Seniors Housing Business

AUG-SEP 2018

Seniors Housing Business is the magazine that helps you navigate the evolution of the seniors housing industry.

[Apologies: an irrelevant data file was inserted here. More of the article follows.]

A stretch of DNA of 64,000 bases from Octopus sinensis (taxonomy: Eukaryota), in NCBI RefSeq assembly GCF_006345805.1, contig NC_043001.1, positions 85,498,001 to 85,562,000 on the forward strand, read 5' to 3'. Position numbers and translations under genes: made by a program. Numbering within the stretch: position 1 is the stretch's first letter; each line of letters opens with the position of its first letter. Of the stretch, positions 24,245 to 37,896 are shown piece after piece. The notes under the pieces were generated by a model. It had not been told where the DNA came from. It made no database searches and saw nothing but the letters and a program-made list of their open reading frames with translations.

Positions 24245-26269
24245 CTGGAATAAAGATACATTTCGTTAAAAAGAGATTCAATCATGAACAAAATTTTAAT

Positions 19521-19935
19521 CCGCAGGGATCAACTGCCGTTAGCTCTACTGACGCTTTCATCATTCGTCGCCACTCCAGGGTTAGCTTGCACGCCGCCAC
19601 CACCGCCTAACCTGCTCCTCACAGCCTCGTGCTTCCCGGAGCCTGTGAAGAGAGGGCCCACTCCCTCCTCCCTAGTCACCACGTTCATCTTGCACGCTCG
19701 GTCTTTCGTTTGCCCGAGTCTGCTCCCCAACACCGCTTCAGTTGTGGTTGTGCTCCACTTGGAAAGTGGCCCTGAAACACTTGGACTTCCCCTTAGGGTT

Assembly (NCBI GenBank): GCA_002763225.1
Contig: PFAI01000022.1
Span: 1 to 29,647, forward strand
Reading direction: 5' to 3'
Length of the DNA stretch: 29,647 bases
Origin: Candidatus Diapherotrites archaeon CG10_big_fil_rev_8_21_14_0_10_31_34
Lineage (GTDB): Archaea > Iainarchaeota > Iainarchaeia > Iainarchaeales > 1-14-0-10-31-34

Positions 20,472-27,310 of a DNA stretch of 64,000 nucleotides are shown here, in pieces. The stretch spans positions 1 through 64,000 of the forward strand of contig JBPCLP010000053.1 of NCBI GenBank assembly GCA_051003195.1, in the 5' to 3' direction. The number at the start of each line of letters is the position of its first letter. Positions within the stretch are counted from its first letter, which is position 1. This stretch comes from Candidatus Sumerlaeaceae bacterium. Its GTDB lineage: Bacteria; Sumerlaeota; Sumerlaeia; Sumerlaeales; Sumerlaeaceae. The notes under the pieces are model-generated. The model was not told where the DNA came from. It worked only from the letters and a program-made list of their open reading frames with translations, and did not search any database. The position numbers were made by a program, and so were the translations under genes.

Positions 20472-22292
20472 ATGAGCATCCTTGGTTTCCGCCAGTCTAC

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40 www.seniorshousingbusiness.com Seniors Housing Business n August-September 2018 © 2018 BOK Financial Corporation. Services provided by BOKF, NA. Member FDIC. BOKF, NA is a subsidiary of BOK Financial Corporation. *Transaction included $1.1 million of junior debt financing from BOK Financial Capital Corporation, a subsidiary of BOK Financial Corporation. Banking Services Designed For Healthcare From A Partner With Experience You Can Trust. BOK Financial has experienced professionals who can help you balance growth and expansion while providing capital support. Multi-facility Senior Housing Operator Acquisition of a portfolio of properties $135 million loan syndication Maryland Skilled Nursing Facility Term loan & revolving line of credit for acquisition $23.6 million New York Multi-facility Senior Housing Operator Acquisition, finance & bridge loan for seven properties $20.5 million Colorado Real Estate Investment Firm Portfolio refinance for three senior living facilities $7.7 million Ohio Assisted Living Facility Owner/ Operator Refinance two senior living facilities $23 million Colorado & Oklahoma Skilled Nursing Facility Owner/Operator Acquisition of Senior Housing Campus $6.8 million* Missouri Recent Healthcare Client Credit Solutions 918.588.6405 | www.bokfinancial.com living operators to have input and control over ancil- lary services as the frailty of residents increases. Bickford recently pur- chased ValuMed Pharmacy of Sioux City, Iowa. The com- pany provides medications to residents at all Bickford buildings. "ValuMed will add to our bottom line," says Fairbanks. But a new revenue stream was not the pri- mary motivation for the purchase, he adds. Instead, the ValuMed acquisition allows Bick- ford to control the management and delivery of pharmacy services. "Medications are such a key component of assisted living," he explains. "We wanted to have a say in how that happens in our branches." How to manage third parties Balfour Senior Living offers home healthcare and home care to residents through outside providers, which are tightly managed by Bal- four. Headquartered in Louisville, Colorado, Balfour is a developer, owner and operator. Six Balfour properties are open and three are under construction. All of the properties are located in Colorado, except for one under con- struction in Ann Arbor, Michigan. Last year, Balfour initiated a strict list of requirements for outside service providers. The new rules reflect an effort to address a problem faced by many assisted living providers — that they can be held responsible for the work of third-party companies. Complaints or problems with outside pro- viders can also reflect poorly on the assisted living com- pany, sources say. "We work with 15 home health companies," says Michael Schonbrun, founder and CEO at Balfour. He admits the company had previously been somewhat lax about who was working in the buildings. Now outside pro- viders must pass drug tests and criminal back- ground checks. A certain level of insurance is also required. "If they want to serve our resi- dent, they must live by these standards," says Schonbrun. "We allow zero exceptions." Balfour generates no revenue from the ser- vices. A rehabilitation service rents space in several communities, which produces a small income, says Schonbrun. Friendship Senior Options, a nonprofit owner and operator based in Schaumburg, Illinois, offers an in-house home care service. The orga- nization operates two continuing care retire- ment communities (CCRCs): Friendship Village and Greenfields of Geneva, both in the Chicago area. Home healthcare, therapy and hospice ser- vices are provided by third-party companies. Friendship Senior Options partners with Amita Health, which leases space at the property for a geriatric clinic that is open to the public. The in-house home care agency works mostly with residents of the independent living apart- ments, providing help with the activities of daily living. The services are only avail- able to residents of the two Friendship campuses, which together have a total of about 600 residents. Approximately 100 to 120 residents purchase home care services. Residents pay for the services they receive. Like many other senior living providers, Friendship Senior Options doesn't consider ancillary services to be a revenue driver. "We just cover our costs," says Ben Gilchrist, vice president of operations at Friendship Senior Options. "It's a service to maintain quality of life so independent living residents can stay in their apartments." Creativity boosts bottom line About 18 months ago, Kensington Senior Living launched a private duty team. Kens- ington is based in Reston, Virginia. The com- pany operates five properties and has another building under construction in Redondo Beach, California. The private duty aides provide additional support for residents — accompanying resi- dents to the hospital, taking them on outings, and providing the extra help that's needed at times. The aides are also cross-trained to fill in for the everyday assisted living staff. The team consists of 15 to 20 aides. About 60 Nita Sommers Honor Maribeth Bersani Argentum Alan Fairbanks Bickford Senior Living

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